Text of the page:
Florida Wildlife Corridor Update

by Carlton Ward Jr

This has been an incredible year for the Florida Wildlife Corridor Expedition team. We spent the first four months of 2012 hiking, paddling and peddling through the heart of Florida, from Florida Bay in Everglades National Park to the Okefenokee National Wildlife Refuge in southern Georgia, all to show that a connected corridor for water, wildlife and people is still possible today. The Expedition was a great success. We trekked more than 1000 miles in 100 days, partnered with hundreds of people and organizations to share their stories, conducted 90 interviews, shot 40,000 photographs and captured more than 100 hours of HD video. Two-hundred plus articles were published about the Florida Wildlife Corridor and Google search returns for "Florida Wildlife Corridor" grew from scarcely existent to 475 different web pages. In fact, if you search for "Wildlife Corridor," FloridaWildlifeCorridor.org is now the top return next to the Wikipedia definition of Wildlife Corridor. We are especially thankful to all of the sponsors and partners who have contributed to the project's initial success.


Carlton Ward Jr and Joe Guthrie pole through the Shark River Slough in the Everglades.
(Photo by Carlton Ward Jr)

Entering the New Year, we are looking forward to growing the public awareness that will be needed to help grow the Florida Wildlife Corridor from vision to reality. We have big plans, including a documentary film by Elam Stoltzfus that will debut in April on PBS stations in Florida and then throughout the United States, a book on the expedition and a traveling exhibit of photographs and maps, all to premiere with a film screening at the Tampa Bay History Center in March. We will also produce a series of community programs throughout Florida, including a series of lectures and panel discussions. Please check back with our website and Facebook page for more details.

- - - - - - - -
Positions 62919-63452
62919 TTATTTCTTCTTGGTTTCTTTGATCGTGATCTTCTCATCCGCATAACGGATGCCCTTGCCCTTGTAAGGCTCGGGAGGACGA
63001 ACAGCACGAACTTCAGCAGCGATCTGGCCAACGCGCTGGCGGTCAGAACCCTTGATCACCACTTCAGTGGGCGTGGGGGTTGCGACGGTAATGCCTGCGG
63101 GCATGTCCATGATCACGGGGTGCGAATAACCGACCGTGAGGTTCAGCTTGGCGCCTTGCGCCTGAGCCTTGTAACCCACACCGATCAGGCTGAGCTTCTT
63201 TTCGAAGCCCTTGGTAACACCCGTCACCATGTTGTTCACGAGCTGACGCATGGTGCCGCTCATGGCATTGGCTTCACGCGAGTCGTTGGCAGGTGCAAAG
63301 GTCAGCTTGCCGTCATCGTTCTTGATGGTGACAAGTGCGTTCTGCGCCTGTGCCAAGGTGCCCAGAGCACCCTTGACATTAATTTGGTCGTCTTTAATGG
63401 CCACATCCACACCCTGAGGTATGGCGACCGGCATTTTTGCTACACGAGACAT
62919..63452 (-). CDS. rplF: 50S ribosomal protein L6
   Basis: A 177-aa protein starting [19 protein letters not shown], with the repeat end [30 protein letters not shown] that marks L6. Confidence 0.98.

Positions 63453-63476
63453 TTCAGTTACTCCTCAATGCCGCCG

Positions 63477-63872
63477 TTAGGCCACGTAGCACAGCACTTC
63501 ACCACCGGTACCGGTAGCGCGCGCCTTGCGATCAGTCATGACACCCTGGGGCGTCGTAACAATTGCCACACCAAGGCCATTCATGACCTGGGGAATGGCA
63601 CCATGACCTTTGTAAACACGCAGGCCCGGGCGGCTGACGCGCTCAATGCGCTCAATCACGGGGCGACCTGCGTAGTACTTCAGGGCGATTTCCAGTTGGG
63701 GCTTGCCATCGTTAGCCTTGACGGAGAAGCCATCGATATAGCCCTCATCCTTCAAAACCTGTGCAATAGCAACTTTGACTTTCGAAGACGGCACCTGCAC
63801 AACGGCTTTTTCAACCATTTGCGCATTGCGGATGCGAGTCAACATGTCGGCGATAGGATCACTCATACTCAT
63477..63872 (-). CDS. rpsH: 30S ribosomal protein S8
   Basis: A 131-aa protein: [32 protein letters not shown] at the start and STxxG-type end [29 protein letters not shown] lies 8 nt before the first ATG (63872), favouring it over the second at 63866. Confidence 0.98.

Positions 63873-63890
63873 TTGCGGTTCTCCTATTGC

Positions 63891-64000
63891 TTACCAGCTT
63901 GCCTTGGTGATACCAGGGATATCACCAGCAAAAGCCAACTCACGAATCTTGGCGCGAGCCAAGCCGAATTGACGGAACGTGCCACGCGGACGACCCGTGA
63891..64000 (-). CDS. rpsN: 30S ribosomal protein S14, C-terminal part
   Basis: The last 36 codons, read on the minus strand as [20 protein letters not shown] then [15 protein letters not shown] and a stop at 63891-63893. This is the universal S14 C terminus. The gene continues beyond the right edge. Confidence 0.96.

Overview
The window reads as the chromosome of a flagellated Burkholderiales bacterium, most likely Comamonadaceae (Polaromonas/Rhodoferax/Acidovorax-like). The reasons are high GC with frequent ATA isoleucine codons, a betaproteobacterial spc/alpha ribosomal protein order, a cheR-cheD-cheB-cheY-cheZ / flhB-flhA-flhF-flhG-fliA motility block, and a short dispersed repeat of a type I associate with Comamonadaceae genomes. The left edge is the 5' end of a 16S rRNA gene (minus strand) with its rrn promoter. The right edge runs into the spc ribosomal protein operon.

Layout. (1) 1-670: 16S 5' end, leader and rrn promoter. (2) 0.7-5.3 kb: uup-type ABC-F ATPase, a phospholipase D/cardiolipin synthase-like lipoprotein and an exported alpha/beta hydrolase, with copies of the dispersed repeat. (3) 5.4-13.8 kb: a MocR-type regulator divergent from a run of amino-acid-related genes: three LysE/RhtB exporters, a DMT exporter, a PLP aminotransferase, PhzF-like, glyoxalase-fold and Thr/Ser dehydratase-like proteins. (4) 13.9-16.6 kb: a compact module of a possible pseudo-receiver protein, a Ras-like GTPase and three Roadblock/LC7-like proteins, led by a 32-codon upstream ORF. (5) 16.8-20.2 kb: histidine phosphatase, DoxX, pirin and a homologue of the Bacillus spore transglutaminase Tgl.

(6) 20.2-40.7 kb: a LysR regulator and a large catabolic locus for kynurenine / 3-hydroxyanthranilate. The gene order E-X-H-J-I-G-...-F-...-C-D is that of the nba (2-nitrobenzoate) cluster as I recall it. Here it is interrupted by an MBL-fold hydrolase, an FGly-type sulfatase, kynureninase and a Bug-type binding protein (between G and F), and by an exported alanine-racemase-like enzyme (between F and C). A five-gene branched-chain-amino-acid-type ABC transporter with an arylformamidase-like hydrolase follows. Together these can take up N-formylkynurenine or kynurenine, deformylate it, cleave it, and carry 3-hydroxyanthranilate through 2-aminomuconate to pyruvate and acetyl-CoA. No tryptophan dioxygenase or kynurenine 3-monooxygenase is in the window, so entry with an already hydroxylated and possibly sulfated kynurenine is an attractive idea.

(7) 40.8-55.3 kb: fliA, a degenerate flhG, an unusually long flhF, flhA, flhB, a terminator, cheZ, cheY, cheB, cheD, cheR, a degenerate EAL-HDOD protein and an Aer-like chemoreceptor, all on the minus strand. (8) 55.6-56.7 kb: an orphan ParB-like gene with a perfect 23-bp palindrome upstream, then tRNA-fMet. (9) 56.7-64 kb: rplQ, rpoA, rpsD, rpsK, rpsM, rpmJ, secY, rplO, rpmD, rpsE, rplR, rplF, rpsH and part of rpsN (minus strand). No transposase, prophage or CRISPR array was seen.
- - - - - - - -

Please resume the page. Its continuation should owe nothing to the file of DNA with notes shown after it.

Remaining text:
We are excited to announce that the Florida Wildlife Corridor is partnering with the Legacy Institute for Nature & Culture (LINC) to direct public communications. With a mission to celebrate and protect Florida's natural and cultural heritage through art, and with Mallory Dimmitt and me as board executives, LINC is well positioned to continue growing the Florida Wildlife Corridor vision through a statewide network of artists and conservation partners. A stakeholders workshop at Archbold Biological Station in September concluded that we should hire a staff director to coordinate the communications and conservation campaign. We now need your help and ask you to please consider making a donation to this cause. 




Please enjoy the excellent article, Reflections from Our Conservation Mission, by Expedition co-leader Joe Guthrie, check out our initial calendar of events for 2013 and continue to share the Florida Wildlife Corridor vision while we still have a chance to make it a reality. Thank you and Happy New Year!

The Florida Wildlife Corridor Expedition

Reflections from Our Conservation Mission
by Joe Guthrie

Near the end of their trek, the Florida Wildlife Corridor Expedition team paddles up the Suwannee River toward the Okefenokee National Wildlife Refuge. (Photo by Genevieve Dimmitt)
 
On January 17th, 2012, I along with three fellow conservationists paddled our gear-laden kayaks out of the Flamingo Visitor Center in Everglades National Park, heading north. We were at the beginning of what we were calling the Florida Wildlife Corridor Expedition. Our journey would eventually lead us all the way to the Okefenokee National Wildlife Refuge in south Georgia, one hundred days and roughly one thousand miles later. We would pass through the River of Grass, standing upright in our kayaks, using push-poles to propel ourselves across the vast watery plain. In Collier County and Hendry County we followed the tracks of the Florida panther and the black bear through patchy oak hammocks and low-lying cypress domes, at one point finding the imprints of both within inches of each other along the edge of a sandy forest trail. We swam across the Caloosahatchee River and paddled down Fisheating Creek to Lake Okeechobee, where we saw snail kites working over newly-restored freshwater marshes. We hiked across the ranchlands of the Kissimmee Prairie and found our way to the headwaters of the Everglades just south of Orlando. Our team paddled the St. Johns River, winding north through a maze of river channels just inland from the Atlantic Coast. The Florida National Scenic Trail led us through Ocala National Forest, where we dove in the famous freshwater springs. The trek finished with an April ascent of the Suwannee River, paddling against the flow beneath Ogeechee tupelos and dwarf cypress, all the way to the headwaters in Okefenokee Swamp.